London: A European Union (EU) arms embargo on Myanmar is under threat from an Indian project to sell an attack helicopter to the military regime, Amnesty International said in a report on Monday.
The London-based rights group said France, Belgium, Germany, Sweden, Italy and Britain provide components and technology for the Advanced Light Helicopter (ALH), potentially flouting the 19-year-old ban on arms sales.
Its report, titled “Indian helicopters for Myanmar: making a mockery of the EU arms embargo?”, was compiled by European and international non-governmental organizations, including Saferworld, which works to prevent armed violence.
The document said the Indian-manufactured helicopter would not be operational without vital components from EU member states and highlights the urgent need for stricter arms controls.
It said variants of the ALH contain rocket launchers from Belgium; rockets, guns and engines from France; brake systems from Italy; fuel tanks and gearboxes from Britain and self-protection equipment from a Swedish firm. German firms, meanwhile, are said to have been “crucial” to the development of the aircraft’s design, while also manufacturing controls for the ALH’s engine.
“The EU embargo explicitly states that no military equipment should be supplied, either directly or indirectly, for use in Myanmar,” said Saferworld’s team leader on transfer controls and small arms, Roy Isbister. “What’s the point in having an arms embargo if it is not going to be implemented or enforced?”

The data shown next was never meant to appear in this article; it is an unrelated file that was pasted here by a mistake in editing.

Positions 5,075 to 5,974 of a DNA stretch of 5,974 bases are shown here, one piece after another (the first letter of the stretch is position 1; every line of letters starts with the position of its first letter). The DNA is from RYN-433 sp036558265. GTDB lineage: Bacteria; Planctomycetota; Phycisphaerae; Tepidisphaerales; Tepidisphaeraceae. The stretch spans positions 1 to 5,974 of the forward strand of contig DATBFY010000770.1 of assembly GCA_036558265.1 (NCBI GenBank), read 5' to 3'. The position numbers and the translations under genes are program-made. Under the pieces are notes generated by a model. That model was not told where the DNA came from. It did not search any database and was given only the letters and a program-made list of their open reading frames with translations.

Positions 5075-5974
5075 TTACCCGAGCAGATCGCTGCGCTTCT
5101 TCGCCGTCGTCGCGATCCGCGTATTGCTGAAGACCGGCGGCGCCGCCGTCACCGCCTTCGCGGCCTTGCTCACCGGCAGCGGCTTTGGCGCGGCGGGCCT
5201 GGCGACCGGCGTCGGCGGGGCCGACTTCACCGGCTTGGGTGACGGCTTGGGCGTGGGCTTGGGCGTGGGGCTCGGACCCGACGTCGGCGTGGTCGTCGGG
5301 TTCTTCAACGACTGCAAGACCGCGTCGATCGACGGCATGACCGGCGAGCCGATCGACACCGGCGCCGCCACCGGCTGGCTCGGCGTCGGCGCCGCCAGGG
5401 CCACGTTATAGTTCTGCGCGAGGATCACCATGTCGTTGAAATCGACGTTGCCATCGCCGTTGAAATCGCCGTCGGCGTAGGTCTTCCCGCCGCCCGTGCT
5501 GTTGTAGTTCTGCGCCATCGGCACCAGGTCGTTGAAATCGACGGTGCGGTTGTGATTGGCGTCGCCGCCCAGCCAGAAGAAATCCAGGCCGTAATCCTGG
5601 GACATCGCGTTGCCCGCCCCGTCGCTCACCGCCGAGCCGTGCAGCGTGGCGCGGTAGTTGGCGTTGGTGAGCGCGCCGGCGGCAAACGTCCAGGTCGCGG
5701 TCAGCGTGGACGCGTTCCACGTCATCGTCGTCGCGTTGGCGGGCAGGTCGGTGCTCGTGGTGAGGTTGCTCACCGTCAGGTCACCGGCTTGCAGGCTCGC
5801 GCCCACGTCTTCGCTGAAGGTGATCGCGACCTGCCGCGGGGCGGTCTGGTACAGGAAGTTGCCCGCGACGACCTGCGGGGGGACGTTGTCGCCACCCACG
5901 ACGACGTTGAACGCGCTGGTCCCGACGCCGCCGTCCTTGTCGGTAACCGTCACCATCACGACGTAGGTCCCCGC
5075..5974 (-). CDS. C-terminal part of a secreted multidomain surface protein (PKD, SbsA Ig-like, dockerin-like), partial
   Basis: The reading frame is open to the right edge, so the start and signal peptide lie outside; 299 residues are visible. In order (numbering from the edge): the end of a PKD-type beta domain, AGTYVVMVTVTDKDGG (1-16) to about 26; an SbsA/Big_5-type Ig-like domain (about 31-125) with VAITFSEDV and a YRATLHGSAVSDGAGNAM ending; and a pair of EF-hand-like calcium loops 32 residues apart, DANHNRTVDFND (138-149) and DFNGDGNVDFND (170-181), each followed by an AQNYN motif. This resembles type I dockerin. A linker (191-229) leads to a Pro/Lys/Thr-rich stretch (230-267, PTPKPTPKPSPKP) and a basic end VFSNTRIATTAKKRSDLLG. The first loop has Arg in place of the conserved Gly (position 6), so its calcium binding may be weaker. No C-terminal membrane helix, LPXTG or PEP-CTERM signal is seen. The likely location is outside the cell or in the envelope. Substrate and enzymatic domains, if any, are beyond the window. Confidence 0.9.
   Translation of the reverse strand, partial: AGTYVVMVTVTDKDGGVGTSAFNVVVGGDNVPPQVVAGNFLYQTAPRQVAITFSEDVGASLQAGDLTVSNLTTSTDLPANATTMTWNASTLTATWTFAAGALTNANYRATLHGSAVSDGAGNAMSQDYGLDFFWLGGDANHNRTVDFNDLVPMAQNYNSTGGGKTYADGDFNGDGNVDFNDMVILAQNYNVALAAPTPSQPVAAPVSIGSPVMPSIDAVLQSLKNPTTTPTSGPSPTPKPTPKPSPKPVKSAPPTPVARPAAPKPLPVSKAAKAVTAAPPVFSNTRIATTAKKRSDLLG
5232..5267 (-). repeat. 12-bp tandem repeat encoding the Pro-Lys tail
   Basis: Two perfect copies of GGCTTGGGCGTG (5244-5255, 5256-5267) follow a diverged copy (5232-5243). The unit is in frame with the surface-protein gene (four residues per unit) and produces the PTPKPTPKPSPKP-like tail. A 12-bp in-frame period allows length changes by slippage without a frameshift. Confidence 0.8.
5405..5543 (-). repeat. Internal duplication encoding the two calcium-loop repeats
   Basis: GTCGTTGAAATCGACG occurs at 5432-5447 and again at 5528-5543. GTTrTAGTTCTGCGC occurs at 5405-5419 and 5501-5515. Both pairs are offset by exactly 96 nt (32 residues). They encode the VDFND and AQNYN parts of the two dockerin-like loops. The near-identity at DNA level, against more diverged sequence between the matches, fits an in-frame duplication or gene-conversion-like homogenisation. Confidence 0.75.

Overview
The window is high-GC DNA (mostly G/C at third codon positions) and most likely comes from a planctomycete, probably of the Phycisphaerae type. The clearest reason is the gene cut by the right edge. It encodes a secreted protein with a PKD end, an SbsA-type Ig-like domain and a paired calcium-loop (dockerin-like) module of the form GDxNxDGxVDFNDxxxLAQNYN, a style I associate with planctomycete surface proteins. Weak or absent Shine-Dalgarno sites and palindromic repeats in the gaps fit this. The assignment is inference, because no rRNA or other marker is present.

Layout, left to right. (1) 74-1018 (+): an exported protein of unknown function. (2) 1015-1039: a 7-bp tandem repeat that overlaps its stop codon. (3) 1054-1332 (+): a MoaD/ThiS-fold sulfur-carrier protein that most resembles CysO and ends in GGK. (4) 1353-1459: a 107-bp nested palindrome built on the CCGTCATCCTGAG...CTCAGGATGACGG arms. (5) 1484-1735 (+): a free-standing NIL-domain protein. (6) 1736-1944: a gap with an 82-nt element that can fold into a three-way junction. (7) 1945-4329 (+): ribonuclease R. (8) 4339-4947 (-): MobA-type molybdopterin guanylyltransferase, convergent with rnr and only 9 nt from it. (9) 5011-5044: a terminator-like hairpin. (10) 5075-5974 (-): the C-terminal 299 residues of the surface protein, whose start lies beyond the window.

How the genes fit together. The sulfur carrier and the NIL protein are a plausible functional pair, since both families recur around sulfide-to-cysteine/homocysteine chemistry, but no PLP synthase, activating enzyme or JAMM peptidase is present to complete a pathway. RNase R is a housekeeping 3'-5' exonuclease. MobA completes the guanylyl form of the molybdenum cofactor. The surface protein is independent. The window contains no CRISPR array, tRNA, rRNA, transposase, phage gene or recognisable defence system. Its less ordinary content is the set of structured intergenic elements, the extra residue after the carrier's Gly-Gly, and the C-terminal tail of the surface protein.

The UN has described human rights violations in Myanmar as “widespread and systematic”, including summary executions, torture and the recruitment of child soldiers. Amnesty’s arms control researcher Helen Hughes said: “Greater attention has to be given to the end-use agreements and the re-export of components from EU member states. Otherwise, these states could find themselves indirectly propping up a brutal regime which they themselves have condemned and whose violations have amounted to crimes against humanity.”
The report says that US firms are also making military equipment for the ALH, despite a similar arms embargo. India doesn’t have such restrictions. The report calls on Brussels to immdeiately begin talks with India to prevent any future ALH sales, components or technology to Myanmar.
Amnesty called for all future production cooperation with India that could lead to banned items ending up in Myanmar to be discontinued, and any future arms deals with India to prohibit the transfer of the technology to Myanmar.